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Overview of Maps


A map is a navigational aid that represents a specific area, such as part of the earth’s surface. Conventional symbols are used to identify objects and features on a map. Maps are critical communication tools for incident planning and operations, and are used for a variety of purposes, for example:

  • To assist with navigation.
  • To determine the location of a specific point or area (e.g., water sources, threatened resources).
  • To calculate distance.
  • To determine size of an area.
  • To determine terrain and vegetative cover.
  • To determine routes of travel.
  • To determine names of streets, rivers, mountains, and other features.
  • To visualize a specific area.



Key Points When Working With Maps

When working with maps there are some key points to remember, especially when using the map in conjunction with a compass and GPS receiver.

Datum

Most maps are made based on a datum (horizontal and vertical), which is the origin or reference point from which all points on a map are measured. Several different datums have been used to develop maps; however, commonly used datum includes: North American Datum of 1927 (NAD27), North American Datum of 1983 (NAD83), and the World Geodetic System of 1984 (WGS84).

The datum is important for Geographic Information Systems (GIS) and GPS applications to ensure consistency of map data. When using a GPS receiver the datum must be set to match the horizontal datum on the map. If the datum does not match there will be errors when plotting data on a map.

Geographic North

Maps are usually based on the geographic North Pole (geographic north or true north). This is important to remember because a compass is based on magnetic north, which is different than geographic north. Magnetic north changes over time, while geographic north does not change over time. When using a compass and map together an adjustment has to be made to the compass to account for this difference. The difference is referred to as the magnetic declination, which is discussed in Chapter 4, Using a Compass and Clinometer.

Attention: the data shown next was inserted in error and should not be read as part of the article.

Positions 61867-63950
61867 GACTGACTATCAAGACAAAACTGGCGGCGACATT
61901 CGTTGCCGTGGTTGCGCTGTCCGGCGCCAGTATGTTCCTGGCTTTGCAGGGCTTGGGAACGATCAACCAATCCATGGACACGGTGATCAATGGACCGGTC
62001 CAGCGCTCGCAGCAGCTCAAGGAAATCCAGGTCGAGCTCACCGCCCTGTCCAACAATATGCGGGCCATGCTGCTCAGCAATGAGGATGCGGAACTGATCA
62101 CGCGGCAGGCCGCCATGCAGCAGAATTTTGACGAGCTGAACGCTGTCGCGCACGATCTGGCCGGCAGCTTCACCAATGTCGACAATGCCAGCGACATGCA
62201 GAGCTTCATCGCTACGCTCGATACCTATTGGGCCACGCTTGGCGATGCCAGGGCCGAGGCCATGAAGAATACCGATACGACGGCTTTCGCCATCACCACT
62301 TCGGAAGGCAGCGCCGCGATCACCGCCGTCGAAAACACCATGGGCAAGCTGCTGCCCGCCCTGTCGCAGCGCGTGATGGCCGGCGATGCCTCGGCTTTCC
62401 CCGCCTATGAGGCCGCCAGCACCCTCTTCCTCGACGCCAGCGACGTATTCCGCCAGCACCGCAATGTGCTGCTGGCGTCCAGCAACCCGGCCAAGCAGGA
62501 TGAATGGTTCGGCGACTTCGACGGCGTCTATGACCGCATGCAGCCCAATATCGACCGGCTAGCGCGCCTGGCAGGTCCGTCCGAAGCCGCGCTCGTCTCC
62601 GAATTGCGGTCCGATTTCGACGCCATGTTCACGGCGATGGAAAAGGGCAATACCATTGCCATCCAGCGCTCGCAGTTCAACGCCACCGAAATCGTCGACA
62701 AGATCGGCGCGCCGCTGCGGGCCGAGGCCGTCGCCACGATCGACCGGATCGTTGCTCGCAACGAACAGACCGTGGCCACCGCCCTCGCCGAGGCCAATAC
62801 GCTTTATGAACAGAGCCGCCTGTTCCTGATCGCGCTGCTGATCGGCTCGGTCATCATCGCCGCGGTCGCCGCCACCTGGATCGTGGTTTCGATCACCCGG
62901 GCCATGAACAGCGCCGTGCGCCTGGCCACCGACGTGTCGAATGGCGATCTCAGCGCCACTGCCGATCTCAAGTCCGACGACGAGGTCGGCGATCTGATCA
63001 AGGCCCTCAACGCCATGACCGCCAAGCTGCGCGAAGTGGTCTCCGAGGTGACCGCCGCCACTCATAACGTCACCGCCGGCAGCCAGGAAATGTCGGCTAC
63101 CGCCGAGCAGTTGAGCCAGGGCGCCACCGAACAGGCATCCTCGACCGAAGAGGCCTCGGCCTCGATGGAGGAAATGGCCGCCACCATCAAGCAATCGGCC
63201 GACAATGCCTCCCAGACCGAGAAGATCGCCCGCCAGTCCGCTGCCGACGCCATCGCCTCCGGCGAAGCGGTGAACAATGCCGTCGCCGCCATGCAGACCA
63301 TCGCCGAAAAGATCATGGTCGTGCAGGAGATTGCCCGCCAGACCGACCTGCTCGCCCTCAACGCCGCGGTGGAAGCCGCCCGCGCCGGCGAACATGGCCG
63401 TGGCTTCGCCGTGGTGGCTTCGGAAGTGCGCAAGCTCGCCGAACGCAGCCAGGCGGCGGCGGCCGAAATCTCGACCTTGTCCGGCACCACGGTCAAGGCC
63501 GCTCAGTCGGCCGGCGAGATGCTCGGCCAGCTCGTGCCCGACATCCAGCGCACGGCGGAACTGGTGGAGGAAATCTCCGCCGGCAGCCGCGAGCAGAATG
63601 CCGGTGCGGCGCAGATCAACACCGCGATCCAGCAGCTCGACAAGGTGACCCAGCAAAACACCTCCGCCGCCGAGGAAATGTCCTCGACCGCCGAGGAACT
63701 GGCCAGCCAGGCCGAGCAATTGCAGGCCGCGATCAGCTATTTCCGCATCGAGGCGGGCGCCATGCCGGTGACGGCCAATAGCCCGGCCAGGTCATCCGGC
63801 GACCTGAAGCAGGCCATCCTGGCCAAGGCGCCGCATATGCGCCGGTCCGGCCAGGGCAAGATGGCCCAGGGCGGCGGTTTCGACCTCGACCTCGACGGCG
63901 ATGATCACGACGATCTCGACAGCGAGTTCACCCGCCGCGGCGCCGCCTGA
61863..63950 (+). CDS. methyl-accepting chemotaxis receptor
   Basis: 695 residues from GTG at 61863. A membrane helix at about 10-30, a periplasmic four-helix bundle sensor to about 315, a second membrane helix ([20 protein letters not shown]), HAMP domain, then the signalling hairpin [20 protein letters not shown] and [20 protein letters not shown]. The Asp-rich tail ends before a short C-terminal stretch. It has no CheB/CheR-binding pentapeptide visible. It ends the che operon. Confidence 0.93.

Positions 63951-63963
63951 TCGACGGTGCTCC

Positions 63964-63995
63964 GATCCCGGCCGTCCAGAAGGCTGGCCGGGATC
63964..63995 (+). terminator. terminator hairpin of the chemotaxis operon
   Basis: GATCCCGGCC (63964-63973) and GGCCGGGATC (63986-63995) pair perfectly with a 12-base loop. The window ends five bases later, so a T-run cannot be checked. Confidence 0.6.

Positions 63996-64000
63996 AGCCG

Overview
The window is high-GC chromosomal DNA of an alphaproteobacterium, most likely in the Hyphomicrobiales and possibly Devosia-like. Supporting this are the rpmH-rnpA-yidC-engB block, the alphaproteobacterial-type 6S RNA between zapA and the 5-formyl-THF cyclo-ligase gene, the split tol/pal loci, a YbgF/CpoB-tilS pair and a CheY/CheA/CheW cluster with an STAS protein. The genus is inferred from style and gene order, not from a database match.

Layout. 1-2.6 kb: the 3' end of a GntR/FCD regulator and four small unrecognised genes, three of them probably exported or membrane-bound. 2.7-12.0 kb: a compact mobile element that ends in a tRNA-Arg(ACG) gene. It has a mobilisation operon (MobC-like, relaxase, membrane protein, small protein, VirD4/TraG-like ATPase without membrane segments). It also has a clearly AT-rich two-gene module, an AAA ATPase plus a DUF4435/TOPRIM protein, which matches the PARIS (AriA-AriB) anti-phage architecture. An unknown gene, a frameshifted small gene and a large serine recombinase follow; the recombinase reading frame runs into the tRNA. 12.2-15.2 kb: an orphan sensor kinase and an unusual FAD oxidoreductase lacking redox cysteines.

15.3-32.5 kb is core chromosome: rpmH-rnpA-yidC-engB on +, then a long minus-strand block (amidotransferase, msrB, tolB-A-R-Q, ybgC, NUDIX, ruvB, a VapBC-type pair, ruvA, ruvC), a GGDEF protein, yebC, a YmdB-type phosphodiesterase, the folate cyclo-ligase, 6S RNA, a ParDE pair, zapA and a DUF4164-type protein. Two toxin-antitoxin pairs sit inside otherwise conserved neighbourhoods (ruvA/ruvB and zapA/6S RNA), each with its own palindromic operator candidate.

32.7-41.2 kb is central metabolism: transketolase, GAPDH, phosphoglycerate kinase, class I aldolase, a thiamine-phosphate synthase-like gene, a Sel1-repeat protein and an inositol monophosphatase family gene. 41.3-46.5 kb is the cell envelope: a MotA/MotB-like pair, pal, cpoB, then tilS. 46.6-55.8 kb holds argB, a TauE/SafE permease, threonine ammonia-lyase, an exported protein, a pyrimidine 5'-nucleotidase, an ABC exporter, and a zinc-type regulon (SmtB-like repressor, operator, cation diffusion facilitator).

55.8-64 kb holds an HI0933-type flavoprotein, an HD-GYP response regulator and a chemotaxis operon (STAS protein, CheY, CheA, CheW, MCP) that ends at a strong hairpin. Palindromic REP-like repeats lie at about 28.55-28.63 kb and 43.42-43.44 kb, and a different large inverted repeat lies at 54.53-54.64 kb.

Maps Are Not Perfect

For a map to be considered reliable and accurate, a point or symbol marked on a map must be in proper relation to known landmarks or positions located on the ground. In 1947, the “United States National Map Accuracy Standards” were established as the standards of accuracy for published maps and are currently in effect. The standards require a stringent percent of accuracy within centimeters of both location and elevation points tested. However, even with these standards, maps are not absolutely accurate because:

  • Maps represent a curved and uneven surface that is drawn on a flat piece of paper, which results in a distorted picture.
  • There is a margin of error (human error and inadequate survey procedures) in surveys that were used to create maps. Also, there are factual matters (errors such as names, symbols of features, and the classifications of roads or woodlands); sometimes the information is wrong and names and features change.
  • On incidents, if a map has been photocopied, it most likely is not to scale. It is important to watch out for this and learn how to make adjustments.

Maps Can Be Outdated

Maps are outdated from the day they are made, including USGS topographic maps (for example, new roads may not be on a map). When working on an incident try to obtain the most up-to-date map. USGS topographic maps have the revision date in the margin.

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